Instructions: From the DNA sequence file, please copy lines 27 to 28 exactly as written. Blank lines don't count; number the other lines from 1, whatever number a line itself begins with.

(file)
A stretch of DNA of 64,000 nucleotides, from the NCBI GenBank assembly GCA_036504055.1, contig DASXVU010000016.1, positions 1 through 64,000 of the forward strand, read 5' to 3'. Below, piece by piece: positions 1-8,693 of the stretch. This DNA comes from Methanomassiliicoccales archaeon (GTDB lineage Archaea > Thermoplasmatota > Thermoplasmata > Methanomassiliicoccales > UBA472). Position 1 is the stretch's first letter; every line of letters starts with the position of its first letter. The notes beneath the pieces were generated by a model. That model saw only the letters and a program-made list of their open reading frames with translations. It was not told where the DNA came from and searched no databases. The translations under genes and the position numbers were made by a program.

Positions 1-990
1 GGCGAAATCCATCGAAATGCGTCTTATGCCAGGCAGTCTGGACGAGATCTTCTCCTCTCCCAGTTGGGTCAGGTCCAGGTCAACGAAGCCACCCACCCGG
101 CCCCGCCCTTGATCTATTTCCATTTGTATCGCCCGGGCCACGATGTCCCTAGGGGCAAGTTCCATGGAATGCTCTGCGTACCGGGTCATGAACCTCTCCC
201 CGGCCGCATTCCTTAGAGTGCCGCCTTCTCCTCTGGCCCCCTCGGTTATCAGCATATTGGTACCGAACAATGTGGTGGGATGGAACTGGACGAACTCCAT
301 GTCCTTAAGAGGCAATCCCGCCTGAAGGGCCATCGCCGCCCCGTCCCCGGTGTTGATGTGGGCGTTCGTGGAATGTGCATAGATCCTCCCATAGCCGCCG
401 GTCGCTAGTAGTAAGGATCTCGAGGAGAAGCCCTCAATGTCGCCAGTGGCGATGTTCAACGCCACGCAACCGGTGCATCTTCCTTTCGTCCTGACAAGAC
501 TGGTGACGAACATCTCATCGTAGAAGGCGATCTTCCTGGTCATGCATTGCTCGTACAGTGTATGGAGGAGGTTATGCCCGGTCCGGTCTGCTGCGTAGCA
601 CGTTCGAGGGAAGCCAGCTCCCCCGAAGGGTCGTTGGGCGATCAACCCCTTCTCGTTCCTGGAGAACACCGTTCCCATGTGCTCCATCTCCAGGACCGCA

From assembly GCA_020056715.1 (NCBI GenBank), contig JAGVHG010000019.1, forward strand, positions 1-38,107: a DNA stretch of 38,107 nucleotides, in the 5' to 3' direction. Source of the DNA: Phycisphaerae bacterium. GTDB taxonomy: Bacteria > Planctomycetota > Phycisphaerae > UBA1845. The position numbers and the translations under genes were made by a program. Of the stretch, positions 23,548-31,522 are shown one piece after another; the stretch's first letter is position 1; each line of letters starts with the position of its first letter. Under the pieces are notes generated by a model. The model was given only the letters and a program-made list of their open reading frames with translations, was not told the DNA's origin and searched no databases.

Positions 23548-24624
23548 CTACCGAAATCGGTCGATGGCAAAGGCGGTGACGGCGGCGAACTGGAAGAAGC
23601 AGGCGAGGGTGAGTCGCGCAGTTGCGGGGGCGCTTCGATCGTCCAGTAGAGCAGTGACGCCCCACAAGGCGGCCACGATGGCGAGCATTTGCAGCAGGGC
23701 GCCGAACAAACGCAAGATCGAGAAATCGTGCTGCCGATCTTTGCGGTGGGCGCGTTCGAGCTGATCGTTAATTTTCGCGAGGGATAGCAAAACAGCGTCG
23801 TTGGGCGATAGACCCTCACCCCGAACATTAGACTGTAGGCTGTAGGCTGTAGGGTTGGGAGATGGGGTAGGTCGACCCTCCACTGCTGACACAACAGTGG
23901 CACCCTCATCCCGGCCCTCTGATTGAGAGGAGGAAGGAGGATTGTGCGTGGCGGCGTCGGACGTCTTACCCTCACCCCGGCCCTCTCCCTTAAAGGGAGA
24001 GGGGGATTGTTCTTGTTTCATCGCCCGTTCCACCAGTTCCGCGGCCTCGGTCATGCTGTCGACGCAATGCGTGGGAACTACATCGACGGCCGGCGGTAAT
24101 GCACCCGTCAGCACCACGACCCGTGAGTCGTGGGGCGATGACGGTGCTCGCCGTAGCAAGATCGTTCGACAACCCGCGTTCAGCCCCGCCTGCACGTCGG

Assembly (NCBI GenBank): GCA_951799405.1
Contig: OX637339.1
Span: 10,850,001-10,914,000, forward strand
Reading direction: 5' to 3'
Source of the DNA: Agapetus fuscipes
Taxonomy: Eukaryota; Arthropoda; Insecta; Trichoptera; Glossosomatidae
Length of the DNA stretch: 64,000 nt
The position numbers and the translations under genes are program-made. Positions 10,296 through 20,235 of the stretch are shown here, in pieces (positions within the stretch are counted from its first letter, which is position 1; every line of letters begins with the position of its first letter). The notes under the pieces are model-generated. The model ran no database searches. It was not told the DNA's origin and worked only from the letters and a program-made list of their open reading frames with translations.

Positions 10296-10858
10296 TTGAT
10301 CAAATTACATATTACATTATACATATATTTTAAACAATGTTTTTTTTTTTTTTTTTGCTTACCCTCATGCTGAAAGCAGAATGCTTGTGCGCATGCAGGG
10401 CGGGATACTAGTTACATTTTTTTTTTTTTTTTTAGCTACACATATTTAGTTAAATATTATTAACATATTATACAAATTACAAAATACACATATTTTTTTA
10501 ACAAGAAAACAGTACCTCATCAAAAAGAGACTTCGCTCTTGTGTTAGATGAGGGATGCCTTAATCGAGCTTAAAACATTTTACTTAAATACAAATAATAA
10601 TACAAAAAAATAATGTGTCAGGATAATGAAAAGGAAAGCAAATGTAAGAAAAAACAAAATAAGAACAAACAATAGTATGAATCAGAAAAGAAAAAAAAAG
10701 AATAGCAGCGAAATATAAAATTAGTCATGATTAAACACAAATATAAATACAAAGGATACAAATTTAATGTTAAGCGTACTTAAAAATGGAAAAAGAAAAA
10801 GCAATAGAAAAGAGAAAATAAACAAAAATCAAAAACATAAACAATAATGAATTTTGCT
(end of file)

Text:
Positions 10296-10858
10296 TTGAT